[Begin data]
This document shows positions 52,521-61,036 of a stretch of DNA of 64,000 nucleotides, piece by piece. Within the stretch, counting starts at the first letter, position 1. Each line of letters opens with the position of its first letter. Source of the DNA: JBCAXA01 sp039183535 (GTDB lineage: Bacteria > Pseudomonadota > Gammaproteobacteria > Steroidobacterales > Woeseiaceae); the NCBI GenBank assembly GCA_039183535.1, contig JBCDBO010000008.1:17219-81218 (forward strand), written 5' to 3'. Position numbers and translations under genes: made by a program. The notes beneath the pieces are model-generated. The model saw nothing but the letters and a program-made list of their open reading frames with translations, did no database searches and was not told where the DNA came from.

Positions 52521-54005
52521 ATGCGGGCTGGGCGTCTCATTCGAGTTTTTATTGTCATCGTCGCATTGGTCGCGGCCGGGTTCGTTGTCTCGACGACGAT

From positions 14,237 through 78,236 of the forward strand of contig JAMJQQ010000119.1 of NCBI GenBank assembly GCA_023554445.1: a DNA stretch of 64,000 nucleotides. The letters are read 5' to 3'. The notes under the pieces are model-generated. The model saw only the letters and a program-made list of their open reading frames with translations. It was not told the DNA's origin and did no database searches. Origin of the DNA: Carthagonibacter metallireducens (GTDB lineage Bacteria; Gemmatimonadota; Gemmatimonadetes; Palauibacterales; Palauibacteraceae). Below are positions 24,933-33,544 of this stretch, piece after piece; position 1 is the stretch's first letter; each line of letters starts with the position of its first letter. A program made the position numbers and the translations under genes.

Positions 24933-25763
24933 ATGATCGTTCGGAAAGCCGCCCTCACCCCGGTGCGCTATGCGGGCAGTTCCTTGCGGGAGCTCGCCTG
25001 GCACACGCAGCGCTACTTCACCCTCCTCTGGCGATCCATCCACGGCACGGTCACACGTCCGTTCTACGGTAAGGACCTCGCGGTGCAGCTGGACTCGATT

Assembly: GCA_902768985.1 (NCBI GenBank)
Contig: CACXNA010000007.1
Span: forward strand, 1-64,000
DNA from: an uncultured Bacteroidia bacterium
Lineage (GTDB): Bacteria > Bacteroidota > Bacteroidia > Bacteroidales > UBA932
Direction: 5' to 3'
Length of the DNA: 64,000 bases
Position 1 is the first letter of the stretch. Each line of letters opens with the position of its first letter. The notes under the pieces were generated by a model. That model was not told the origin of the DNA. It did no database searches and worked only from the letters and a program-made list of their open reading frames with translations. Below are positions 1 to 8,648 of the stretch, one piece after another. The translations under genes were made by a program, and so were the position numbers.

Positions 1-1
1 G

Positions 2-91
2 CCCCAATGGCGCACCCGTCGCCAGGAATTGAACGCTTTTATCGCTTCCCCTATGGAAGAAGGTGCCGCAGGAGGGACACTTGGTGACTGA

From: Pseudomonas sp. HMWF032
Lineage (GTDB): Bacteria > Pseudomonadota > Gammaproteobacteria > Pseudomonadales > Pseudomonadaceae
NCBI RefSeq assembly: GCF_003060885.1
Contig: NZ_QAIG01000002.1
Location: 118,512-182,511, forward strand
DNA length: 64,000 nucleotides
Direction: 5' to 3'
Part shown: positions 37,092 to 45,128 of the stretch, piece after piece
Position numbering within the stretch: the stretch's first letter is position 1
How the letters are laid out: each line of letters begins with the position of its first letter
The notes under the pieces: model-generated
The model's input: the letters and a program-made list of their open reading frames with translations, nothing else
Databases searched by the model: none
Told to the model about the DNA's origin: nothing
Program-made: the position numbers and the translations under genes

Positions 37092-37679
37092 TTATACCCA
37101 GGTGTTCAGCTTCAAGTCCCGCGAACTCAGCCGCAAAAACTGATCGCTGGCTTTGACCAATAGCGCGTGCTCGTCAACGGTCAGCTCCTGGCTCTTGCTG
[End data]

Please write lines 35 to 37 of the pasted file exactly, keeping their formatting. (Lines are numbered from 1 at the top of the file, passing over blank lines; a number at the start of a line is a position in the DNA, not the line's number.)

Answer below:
Positions 37092-37679
37092 TTATACCCA
37101 GGTGTTCAGCTTCAAGTCCCGCGAACTCAGCCGCAAAAACTGATCGCTGGCTTTGACCAATAGCGCGTGCTCGTCAACGGTCAGCTCCTGGCTCTTGCTG